Wednesday, July 25, 2012

To Space and Beyond - A Look at Sally Ride's Leadership

"Sally was a fierce advocate for women in science and technology who worked tirelessly to help girls understand they can succeed in these career paths. I am certain that many young women entering these fields will be able to credit her for inspiration and the role she played in introducing science and engineering to them." ~ NASA Jet Propulsion Laboratory Director Charles Elachi 
(Photo credit: NASA)

I have always been fascinated with space and space exploration. As a young girl, I admired the pioneering efforts of Dr. Sally Ride who did not fit the gender stereotype as an astronaut. As a member of the NWCG Leadership Subcommittee, my appreciation for her efforts deepened when I had the unique opportunity to experience first-hand the training our nation's astronaunts go through at the shuttle training facility and mission control located at Johnson Space Center in Houston, TX. Unfortunately, Sally lost a courageous 17-month battle with pancreatic cancer earlier this week.

When I set out researching this piece, I was sure I would find a plethora of information about how Sally survived in a male-dominated profession and be able to pass along that information to our female leaders. After a few hours of fruitless searching, I determined that Sally approached her career in much the same way as she advocated for her passions to further math and science education in our children--she lead beyond herself and used her position to influence positive results and break through barriers.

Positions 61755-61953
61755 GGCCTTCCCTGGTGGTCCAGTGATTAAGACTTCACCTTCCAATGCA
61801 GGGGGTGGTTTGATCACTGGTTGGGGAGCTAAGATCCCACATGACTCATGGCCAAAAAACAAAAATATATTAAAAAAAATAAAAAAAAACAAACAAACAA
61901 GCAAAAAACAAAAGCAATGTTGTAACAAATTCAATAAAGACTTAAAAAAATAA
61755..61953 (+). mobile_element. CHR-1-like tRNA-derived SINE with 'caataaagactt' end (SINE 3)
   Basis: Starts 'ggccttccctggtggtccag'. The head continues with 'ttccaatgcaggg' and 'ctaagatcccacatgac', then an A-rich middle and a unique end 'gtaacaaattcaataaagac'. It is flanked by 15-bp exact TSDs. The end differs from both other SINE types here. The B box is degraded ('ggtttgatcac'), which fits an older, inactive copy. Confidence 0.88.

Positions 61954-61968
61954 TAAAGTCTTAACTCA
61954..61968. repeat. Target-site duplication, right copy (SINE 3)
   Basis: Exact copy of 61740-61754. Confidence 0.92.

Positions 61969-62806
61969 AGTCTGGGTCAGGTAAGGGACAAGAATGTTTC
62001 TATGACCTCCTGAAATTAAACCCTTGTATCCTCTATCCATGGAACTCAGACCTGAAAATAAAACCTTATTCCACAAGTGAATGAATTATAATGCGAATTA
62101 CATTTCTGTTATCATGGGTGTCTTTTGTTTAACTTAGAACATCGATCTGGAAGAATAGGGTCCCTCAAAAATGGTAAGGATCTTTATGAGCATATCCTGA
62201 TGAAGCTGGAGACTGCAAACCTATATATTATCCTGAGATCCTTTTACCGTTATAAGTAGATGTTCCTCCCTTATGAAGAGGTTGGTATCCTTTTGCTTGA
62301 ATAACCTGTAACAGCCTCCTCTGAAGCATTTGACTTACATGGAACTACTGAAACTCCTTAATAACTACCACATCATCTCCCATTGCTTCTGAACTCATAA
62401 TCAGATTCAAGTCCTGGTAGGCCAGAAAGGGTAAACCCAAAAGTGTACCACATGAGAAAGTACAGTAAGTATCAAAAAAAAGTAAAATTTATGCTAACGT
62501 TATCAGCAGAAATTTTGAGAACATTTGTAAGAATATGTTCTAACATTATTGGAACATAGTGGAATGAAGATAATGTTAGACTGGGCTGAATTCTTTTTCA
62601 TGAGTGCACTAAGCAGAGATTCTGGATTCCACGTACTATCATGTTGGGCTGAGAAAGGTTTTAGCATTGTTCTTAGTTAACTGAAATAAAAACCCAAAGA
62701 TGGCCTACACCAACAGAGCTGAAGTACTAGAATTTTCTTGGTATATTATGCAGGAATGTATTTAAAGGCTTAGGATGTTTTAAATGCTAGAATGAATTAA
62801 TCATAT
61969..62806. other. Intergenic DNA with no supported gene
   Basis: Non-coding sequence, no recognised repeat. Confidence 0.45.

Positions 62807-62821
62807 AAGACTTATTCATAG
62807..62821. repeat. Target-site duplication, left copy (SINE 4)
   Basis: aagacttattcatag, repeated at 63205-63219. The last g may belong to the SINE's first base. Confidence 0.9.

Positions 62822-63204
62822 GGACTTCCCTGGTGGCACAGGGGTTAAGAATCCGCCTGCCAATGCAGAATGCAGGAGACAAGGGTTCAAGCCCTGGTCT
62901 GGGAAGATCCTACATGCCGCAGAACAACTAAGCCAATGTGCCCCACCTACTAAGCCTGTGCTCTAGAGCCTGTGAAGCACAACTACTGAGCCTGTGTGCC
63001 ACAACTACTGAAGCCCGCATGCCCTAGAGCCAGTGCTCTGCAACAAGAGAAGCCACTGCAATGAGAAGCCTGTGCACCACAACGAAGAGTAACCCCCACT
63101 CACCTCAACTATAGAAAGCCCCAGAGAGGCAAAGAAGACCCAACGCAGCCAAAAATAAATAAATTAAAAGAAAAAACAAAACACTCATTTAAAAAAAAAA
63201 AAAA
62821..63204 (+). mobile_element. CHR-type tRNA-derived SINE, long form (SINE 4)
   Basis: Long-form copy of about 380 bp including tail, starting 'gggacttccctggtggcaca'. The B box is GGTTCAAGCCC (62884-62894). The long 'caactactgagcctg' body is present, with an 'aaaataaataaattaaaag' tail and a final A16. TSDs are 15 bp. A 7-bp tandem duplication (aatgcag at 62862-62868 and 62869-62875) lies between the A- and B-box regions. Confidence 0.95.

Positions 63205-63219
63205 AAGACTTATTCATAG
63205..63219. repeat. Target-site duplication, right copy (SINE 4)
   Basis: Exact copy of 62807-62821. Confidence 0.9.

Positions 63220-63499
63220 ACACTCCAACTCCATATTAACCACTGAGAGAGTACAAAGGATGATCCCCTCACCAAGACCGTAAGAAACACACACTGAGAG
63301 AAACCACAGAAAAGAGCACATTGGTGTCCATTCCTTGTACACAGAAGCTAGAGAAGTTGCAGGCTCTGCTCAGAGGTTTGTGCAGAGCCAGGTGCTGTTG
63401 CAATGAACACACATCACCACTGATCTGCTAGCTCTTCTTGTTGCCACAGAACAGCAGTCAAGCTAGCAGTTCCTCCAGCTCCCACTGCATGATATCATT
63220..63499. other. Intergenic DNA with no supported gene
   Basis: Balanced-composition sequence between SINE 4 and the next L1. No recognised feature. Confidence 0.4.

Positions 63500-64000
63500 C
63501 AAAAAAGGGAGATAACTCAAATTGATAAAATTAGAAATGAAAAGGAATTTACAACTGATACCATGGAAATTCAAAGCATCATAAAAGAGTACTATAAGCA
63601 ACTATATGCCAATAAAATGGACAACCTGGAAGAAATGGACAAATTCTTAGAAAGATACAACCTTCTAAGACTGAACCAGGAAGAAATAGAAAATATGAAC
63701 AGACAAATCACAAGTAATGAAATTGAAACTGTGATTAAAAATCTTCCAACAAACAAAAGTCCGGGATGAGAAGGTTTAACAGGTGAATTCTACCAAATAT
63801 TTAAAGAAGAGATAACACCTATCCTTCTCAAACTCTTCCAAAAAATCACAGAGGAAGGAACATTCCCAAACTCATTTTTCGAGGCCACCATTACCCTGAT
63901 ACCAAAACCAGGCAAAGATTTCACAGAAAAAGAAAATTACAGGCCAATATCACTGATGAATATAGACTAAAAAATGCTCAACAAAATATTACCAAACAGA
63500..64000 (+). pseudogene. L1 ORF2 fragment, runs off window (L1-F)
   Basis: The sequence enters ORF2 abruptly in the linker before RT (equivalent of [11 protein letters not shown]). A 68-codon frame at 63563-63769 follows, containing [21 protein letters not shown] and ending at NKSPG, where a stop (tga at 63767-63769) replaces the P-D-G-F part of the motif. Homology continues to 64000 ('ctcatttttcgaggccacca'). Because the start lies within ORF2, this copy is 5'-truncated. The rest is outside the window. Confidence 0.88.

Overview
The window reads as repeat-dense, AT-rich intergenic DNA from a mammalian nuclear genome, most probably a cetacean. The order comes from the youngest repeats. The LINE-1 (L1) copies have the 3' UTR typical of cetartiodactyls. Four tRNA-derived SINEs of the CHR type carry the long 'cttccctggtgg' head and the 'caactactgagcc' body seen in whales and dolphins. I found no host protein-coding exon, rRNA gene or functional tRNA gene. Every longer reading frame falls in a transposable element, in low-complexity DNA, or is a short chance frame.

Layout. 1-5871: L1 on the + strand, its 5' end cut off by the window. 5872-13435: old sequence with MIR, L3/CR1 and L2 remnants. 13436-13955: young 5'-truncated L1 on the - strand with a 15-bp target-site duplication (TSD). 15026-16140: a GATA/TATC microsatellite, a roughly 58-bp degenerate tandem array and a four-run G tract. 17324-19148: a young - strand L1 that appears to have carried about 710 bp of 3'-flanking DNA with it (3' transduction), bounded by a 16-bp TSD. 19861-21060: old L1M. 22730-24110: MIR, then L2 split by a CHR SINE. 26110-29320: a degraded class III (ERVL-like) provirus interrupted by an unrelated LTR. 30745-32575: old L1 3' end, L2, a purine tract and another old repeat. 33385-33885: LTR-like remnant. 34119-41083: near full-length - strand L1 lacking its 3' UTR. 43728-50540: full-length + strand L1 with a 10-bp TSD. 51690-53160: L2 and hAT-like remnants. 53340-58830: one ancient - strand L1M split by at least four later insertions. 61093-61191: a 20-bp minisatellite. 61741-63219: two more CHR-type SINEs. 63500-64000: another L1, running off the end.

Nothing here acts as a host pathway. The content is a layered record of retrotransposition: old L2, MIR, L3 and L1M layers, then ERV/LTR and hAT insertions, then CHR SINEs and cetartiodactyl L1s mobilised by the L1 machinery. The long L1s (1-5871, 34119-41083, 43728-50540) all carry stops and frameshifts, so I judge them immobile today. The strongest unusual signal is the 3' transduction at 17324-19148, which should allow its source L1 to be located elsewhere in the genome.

Here are a few observations I have concluded about Sally's leadership qualities:
  • Driven. NASA didn’t go looking for her. She went looking for NASA.
  • Committed: She didn’t care if she was the first woman in space as long as she got to space.
  • Strong. Dr. Ride was not afraid to speak her mind.
  • Well-respected by peers and public.
  • Woman of integrity and character.
  • Forward-thinking.
  • Humble.
  • Private.
  • Student.
  • Writer.
  • Mentor.
  • Advocate.

The Washington Post had this to say about her leadership in the days following her death:

  • She challenged people to speak difficult truths, and embraced those who did.
  • Never allowed the attention from her achievement to be focused on herself.
  • Inspired others to dream big and imagine themselves in roles they previously couldn’t.
U. S. News & World Report acknowledged Dr. Ride as one of "America's Best Leaders 2009.” She shared with readers the following qualities that characterize a good leader:
  • Willingness to listen.
  • An appreciation for the importance of teamwork.
  • Knowing when to lead that team and when to listen to the other members of the team.
  • Being decisive when decisions are required but to deliberate appropriately while making those decisions.
References and Resources:

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